PetaPixel

Allowing Free Use of Your Photos Could Actually Save Your Business

Could allowing the use of your photos for free actually be a way to increase income? Portrait photographer Jonathan Worth — the man behind Coventry University’s free photo courses — used to send take-down notices to any website that shared his work without permission. Then he met author Cory Doctorow, a proponent of Creative Commons licensing, who suggested that he try giving away his work for free. Worth then made a high-res photo freely available online and quickly sold 111 signed prints, netting him £800 (~$1,270).

The British Journal of Photography writes,

Worth is now a dedicated Creative Commons fan, usually using the CC BY-NC – which requires that commercial users pay for it, and that he is always credited. Non commercial users are free to use it as they choose.

[...] “It’s not a silver bullet but it was ground-breaking for me,” he says. “By making fans part of the process, they effectively do my publicity. I’m represented by Google now, and because I’m not paying for an agent I can sell for less and still make a profit.”

To Worth, copyright laws are part of a 20th century legal framework that doesn’t fit 21st century technology or practices

The Creative Commons recently launched a publication titled The Power of Open that provides an overview of the licenses and shares stories of artists who found success through CC licensing — Worth’s included.

Freetard or visionary? [British Journal of Photography]


Image credit: Creative Commons by Kalexanderson


 
 
  • http://www.georgewheelhouse.com George Wheelhouse

    I’ve switched CC on and off a few times on Flickr. Can never decide which to stick with. To be honest, this article doesn’t really explain how CC generated sales.

  • http://twitter.com/mauriciomatos Mauricio Matos

    Lets see…111 prints for $1270? Would love to know the size of the prints. Doesn’t seem such a good deal to me :)

  • David Kozlowski

    On the other hand, what to do when someone steals your images, posts them to Flickr as their own, and also to their commercial website without permission?

    PLEASE DON’T STEAL MY PHOTOS!  You’ll only end up going to hell and make me more irritable than normal.  Thx.

    http://www.dallasphotoworks.com/2011/09/09/please-dont-steal-my-photos-vandalism-09425/

  • David Kozlowski

    On the other hand, what to do when someone steals your images, posts them to Flickr as their own, and also to their commercial website without permission?

    PLEASE DON’T STEAL MY PHOTOS!  You’ll only end up going to hell and make me more irritable than normal.  Thx.

    http://www.dallasphotoworks.com/2011/09/09/please-dont-steal-my-photos-vandalism-09425/

  • http://twitter.com/PeterNeillPhoto P Neill Photography

    CC ppl Im a Pro Music Photographer and this has inspired me & I’m thinking going CC BY on my work. thoughts? http://www.ShootTheSound.com  thoughts???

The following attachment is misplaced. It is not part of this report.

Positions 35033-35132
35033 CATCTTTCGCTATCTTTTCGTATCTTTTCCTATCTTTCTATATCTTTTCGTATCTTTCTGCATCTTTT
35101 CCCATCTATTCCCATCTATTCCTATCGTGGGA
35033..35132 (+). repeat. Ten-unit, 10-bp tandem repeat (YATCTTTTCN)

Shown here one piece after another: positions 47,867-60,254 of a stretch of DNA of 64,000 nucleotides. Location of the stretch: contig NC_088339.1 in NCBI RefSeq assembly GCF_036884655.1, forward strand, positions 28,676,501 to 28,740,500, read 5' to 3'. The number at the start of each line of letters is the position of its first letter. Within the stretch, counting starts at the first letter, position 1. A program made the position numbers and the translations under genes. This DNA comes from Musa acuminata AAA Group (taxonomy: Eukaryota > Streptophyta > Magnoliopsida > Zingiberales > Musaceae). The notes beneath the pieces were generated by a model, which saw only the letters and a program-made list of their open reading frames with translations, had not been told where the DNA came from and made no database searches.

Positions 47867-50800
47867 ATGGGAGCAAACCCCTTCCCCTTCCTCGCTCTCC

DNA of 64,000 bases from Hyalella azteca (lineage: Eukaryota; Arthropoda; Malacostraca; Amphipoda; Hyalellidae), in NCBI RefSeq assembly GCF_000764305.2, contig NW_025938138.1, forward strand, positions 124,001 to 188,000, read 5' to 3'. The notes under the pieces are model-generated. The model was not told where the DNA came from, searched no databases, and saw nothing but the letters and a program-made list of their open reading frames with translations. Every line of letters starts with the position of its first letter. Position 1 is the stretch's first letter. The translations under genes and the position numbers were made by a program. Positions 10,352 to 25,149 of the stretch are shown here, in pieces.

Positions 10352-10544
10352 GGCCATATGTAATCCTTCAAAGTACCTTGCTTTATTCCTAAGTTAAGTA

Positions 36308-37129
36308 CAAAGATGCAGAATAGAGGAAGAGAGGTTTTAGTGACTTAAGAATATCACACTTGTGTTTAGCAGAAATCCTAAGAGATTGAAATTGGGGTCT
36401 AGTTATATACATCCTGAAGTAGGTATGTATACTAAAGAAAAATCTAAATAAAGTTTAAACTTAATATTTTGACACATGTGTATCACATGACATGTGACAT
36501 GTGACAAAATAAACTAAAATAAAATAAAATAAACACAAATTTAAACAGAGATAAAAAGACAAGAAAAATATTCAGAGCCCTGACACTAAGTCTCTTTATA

• http://twitter.com/PeterNeillPhoto P Neill Photography

    In the light of this post I have decided to offer some U2, Foo Fighters, Black Eyed Peas and Ke$ha work under the CC BY License:

    http://shootthesound.com/2011/09/the-creative-commons-experiment/

  • http://twitter.com/PeterNeillPhoto P Neill Photography

    In the light of this post I have decided to offer some U2, Foo Fighters, Black Eyed Peas and Ke$ha work under the CC BY License:

    http://shootthesound.com/2011/09/the-creative-commons-experiment/

  • http://twitter.com/PeterNeillPhoto P Neill Photography

    In the light of this post I have decided to offer some U2, Foo Fighters, Black Eyed Peas and Ke$ha work under the CC BY License:

    http://shootthesound.com/2011/09/the-creative-commons-experiment/

  • http://twitter.com/PeterNeillPhoto P Neill Photography

    In the light of this post I have decided to offer some U2, Foo Fighters, Black Eyed Peas and Ke$ha work under the CC BY License:

    http://shootthesound.com/2011/09/the-creative-commons-experiment/

  • http://www.bobcooleyphoto.com bob cooley

    111 signed prints – for $1270?   That’s $11.44 for a signed print.   If you read the article, there was also a LOT of time that went into this project (promotion, and don’t exclude the time-costs of printing/editing, Signing prints, prepping for shipping, etc. etc).

    That’s a HORRIBLE rate.   Even the ‘free’ publicity, this isn’t going to net a long-term result.  Good business?  notsomuch.

    I get the principle behind CC works, but its not proven to be a viable business model.

  • http://facebook.com/swiftmed Andrew MacDonald

    Out of interest, are you even allowed to do that? I am also a music photographer, and I get into concerts via the usual press accreditation methods, shoot from the pit etc, however, the resulting pictures are to be used in “editorial” only. 

    I can understand giving away for personal use, however, if you are selling signed prints for personal gain, you are violating the terms by which you was originally granted access to the concerts, leaving yourself open to lawsuits. 

    I might be wrong, you might have gained access under a different license, however, usually shooting live music concerts and the selling of those images is a big no-no in that industry. Your usually given access and can only use the images editorially (blog, newspaper or magazine)